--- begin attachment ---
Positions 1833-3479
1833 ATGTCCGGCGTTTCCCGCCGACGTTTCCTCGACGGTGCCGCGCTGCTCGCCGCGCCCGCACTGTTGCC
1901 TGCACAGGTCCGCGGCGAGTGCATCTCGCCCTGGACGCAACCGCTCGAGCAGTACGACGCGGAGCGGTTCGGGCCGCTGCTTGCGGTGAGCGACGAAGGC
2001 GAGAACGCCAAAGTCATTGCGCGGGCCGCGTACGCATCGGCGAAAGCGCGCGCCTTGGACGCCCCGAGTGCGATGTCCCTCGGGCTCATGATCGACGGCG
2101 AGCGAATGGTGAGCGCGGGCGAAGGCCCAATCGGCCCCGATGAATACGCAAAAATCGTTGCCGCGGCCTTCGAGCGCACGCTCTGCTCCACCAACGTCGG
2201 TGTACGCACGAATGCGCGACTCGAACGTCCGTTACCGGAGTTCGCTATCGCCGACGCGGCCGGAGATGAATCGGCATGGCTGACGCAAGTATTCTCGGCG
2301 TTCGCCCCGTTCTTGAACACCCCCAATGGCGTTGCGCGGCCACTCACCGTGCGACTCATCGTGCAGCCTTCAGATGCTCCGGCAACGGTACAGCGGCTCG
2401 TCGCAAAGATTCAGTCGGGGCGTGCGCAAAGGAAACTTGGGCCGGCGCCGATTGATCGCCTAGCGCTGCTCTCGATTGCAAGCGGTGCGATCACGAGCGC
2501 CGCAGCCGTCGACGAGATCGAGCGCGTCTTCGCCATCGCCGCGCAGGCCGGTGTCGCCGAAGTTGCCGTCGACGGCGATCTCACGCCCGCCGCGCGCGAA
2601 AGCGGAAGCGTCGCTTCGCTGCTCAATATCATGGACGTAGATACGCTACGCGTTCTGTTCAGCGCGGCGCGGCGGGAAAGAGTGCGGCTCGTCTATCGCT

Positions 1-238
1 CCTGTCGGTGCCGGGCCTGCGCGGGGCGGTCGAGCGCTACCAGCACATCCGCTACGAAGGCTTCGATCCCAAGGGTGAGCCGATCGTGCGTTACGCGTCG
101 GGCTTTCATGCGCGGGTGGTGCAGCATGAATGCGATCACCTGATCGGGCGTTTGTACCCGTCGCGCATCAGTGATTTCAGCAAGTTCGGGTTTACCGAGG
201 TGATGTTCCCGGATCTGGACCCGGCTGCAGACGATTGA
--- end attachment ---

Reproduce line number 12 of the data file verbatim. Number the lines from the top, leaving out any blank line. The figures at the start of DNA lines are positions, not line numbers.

1 CCTGTCGGTGCCGGGCCTGCGCGGGGCGGTCGAGCGCTACCAGCACATCCGCTACGAAGGCTTCGATCCCAAGGGTGAGCCGATCGTGCGTTACGCGTCG